Curve Watchers Anonymous is paying close attention to the following snip from the Bloomberg article Pimco Calls Fed Rate Policies ‘Good for Risk Assets’
The central bank said in a separate statement that it will announce a purchasing schedule today and that its buying will be concentrated “in the two- to 10-year sector” of the maturity spectrum, though it will also buy other maturities as well as Treasury Inflation Protected Securities.
Clearly no one could have possibly known that in advance. Or could they?
On August 6 in Two Year Treasury Yields Drop Below .5% First Time Ever; 30Yr/10Yr Spread Widens Again I commented…
The following chart shows the yield curve over time.
click on any chart for sharper image
The chart depicts weekly closes. 10-year yields did slightly exceed 4% in April but those highs do not show in the above chart. Thus, the decrease in yields is even more dramatic than shown.
Note the huge rally on 5 and 10 year treasuries as compared to the 30-year long bond. It appears as if someone is putting on a long-10 short-30 spread.
Shortly after the FOMC meeting but before I saw details of what the Fed would be buying I commented on Quantitative Nothingness and the Yield Curve’s Reaction
Yield Curve as of 2010-08-10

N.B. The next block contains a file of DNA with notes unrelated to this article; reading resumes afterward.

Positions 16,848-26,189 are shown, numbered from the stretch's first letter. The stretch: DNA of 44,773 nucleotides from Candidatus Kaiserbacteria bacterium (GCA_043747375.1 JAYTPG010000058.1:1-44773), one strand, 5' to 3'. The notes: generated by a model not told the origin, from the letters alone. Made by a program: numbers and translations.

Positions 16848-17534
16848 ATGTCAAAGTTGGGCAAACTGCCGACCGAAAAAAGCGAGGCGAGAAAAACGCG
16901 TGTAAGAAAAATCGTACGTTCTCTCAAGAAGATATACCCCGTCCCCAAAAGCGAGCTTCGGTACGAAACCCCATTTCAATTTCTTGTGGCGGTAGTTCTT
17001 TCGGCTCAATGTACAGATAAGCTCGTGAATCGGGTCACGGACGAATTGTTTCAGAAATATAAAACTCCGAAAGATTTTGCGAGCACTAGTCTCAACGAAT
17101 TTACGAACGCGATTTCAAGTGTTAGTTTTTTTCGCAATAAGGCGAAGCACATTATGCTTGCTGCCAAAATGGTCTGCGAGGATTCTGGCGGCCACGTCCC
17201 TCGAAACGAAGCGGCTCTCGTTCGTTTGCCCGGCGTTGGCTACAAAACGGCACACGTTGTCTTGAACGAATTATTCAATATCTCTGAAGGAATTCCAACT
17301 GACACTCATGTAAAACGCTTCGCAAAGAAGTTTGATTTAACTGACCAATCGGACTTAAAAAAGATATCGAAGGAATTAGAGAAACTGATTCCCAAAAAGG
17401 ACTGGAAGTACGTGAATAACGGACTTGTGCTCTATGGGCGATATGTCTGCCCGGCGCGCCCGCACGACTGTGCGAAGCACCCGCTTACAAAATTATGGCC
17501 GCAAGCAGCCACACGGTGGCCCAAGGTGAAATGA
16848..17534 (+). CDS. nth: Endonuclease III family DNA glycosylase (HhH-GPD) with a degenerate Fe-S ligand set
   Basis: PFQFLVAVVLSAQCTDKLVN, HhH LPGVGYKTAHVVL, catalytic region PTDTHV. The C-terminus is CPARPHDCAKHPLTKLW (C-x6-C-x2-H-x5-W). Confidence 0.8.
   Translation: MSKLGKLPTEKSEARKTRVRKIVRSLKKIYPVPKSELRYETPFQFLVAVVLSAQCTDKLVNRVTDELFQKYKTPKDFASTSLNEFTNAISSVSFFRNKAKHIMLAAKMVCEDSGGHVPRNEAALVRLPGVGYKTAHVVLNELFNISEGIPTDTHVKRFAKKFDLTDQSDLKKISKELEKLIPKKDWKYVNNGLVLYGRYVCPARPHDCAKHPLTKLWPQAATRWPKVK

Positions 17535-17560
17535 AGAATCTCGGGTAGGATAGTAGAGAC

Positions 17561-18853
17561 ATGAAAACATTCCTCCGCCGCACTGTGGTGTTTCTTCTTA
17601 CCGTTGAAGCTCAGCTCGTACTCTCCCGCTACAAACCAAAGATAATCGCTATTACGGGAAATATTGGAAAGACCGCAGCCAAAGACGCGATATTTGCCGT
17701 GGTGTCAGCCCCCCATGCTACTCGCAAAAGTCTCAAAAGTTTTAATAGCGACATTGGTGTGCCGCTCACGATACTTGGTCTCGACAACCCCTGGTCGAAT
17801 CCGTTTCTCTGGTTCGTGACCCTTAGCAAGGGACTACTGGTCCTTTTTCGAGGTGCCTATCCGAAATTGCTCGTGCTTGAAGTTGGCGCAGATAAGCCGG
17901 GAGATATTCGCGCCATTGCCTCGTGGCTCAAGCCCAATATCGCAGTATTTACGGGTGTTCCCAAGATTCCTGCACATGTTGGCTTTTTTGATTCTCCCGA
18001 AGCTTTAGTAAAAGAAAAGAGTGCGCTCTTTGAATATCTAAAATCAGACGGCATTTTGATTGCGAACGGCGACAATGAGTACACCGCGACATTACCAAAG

7-year Sweet Spot
Once again the yield curve flattened with the “sweet spot” this time being the 7-year treasury. The 30-year long bond barely budged.
Normally, the further out one goes the bigger the rally (or loss) in response to economic news. It will be interesting to see if the 30-year long-bond can catch up.
Yield Curve May 2008 Through August 10, 2010
click on chart for sharper image
A couple things stand out on the above chart.
1. The 5-year treasury yield is approaching all-time record lows and is now back to where it was in January of 2009.
2. The spread between 10-year treasuries and the 30-year long bond continues to widen
I suspect a major player continues to put on a long-10 short-30 trade. I can easily be wrong on that. The question is “where does the spread go from here?”
Yield Curve as of 2010-08-11
Today, one day after the FOMC announcement, the yield curve looks likes this.
Once again the 7-year treasury is in the sweet spot.
Yield on the 5-yer treasury is headed for an all-time record low, and the 10-year note yield is looking increasingly likely as well. So much for the idea that the bull market in treasuries is over.
Here is a hypothetical conversation between Ben Bernanke and Jamie Dimon, CEO of JPMorgan, that explains the action in the middle of the yield curve recently.
Hello Jamie, this is your buddy Ben, Ben Bernanke. Here’s the deal. We are going to announce a brand new policy called “Quantitative Nothingness“.
We intend to keep the Fed’s balance sheet intact, exactly where it is today. However, we are going to do that in an interesting way. I can’t tell you exactly what we are going to say but … here’s a helpful hint: “Invest in the middle of the yield curve.”
With that hypothetical conversation out of the way, I do need to point out I am not a fan of conspiracy theories. I also want to point out once again that the Fed the most influence in the direction of the trend, and that the middle of the yield curve was begging to be flattened given the weak economy. Besides, hints like that simply don’t happen, do they? So whocouldanode?
Mike “Mish” Shedlock
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